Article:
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I am working on this dataset: https://www.kaggle.com/russellyates88/suicide-rates-overview-1985-to-2016, and it has a lot of categorical variables, while I am more used to work with the continuous ones.

Except for the binary "sex" variable, which is simple, there are variables with more categories: "generation", "continent" and, especially, "country". There are ~100 countries, and countries are definitely not ordinal, so I suppose I cannot just convert countries to numbers since the distances between them will not make sense. But at the same time I do not have a good feeling about make ~100 columns for countries dummy variable.

  1. Is it a good approach to create these dummy variables and then just carry out dimensionality reduction? Which kind of dimensionality reduction would be the most suitable?
  2. Is there a better alternative I don't know about?
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  • $\begingroup$ Have a look at stats.stackexchange.com/questions/146907/… $\endgroup$ – kjetil b halvorsen Jan 12 at 3:36
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    $\begingroup$ Everything depends on how you are going to use these categorical variables. If you are talking of reducing the number of categories - see the link provided above. If by dimensionality reduction you mean (as normally) imbedding the many categories in few dimensions that are continuous variables - then this quantification of categorical variables is known as (multiple) correspondence analysis. $\endgroup$ – ttnphns Jan 12 at 3:41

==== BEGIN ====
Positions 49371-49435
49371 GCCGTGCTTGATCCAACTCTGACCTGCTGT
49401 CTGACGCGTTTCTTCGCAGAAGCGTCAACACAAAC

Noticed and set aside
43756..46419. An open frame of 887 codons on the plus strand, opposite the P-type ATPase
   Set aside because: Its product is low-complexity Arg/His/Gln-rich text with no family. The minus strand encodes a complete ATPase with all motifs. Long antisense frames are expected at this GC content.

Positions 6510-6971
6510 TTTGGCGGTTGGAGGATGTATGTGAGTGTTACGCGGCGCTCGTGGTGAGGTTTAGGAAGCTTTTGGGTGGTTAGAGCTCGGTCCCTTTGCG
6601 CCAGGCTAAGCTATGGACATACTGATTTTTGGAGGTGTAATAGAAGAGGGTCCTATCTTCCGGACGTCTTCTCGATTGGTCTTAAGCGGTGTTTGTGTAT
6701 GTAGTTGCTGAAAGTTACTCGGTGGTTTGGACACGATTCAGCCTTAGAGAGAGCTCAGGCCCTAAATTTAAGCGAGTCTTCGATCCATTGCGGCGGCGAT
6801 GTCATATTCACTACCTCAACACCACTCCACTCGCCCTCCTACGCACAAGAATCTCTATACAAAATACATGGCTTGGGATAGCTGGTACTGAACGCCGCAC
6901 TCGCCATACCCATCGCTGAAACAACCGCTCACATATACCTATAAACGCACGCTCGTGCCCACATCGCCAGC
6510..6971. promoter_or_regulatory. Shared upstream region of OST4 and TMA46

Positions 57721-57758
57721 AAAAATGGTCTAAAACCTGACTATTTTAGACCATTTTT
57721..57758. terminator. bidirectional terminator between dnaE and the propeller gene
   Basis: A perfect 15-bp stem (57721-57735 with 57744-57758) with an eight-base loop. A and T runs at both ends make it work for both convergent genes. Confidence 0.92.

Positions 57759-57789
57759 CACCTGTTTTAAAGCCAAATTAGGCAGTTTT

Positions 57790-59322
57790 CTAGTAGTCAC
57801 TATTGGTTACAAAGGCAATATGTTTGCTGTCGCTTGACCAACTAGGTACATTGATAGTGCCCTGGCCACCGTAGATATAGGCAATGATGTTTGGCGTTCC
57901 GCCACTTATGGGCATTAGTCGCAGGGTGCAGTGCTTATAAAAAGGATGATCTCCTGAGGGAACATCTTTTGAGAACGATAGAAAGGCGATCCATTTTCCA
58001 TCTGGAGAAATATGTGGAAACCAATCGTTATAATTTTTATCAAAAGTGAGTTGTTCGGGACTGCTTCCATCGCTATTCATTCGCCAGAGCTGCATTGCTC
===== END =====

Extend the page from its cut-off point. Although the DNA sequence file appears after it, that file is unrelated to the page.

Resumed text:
• $\begingroup$ @ttnphns yes, I was originally thinking about performing MCA, but I am not sure if it make sense in this case (as I've mentioned, I have experience only with categorical data). So, if have columns country_0, country_1,..., country_100 and all the other categorical columns and then perform MCA, this would be a viable solution to this problem? And if I want to combine it with the continuous data, should I eg. perform PCA separately on the continuous data, and then take results both from MCA and PCA? (I know that FAMD exists, but I currently cannot seem to run the only implementation I've found). $\endgroup$ – Valeria Jan 12 at 3:46
  • $\begingroup$ What is the problem with having 100 one-hot encodings? $\endgroup$ – Tim Jan 12 at 7:49
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    $\begingroup$ "Lack of correlation" is not a valid criteria for excluding variables. $\endgroup$ – Tim Jan 12 at 8:33
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In the case of countries I would recommend using predefined groups( at least in the beginning). geographic groups(continent, region etc.) economic groups(currency, trade, income etc.) cultural/political groups(religion, state, war etc.)

I would prefer a solution using this kind of variables because interpreting results will be a lot easier if results are based on groups that are already studied.

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  • $\begingroup$ In the dataset there is total GDP & GDP per capita & population. Do you think that it would make sense to perform clustering on those, and from these create several groups of countries for these dataset? (As it's my exploration and not real-life project, I'm just curious to do as much as possible with the dataset itself, without bringing additional sources.) $\endgroup$ – Valeria Jan 12 at 4:21

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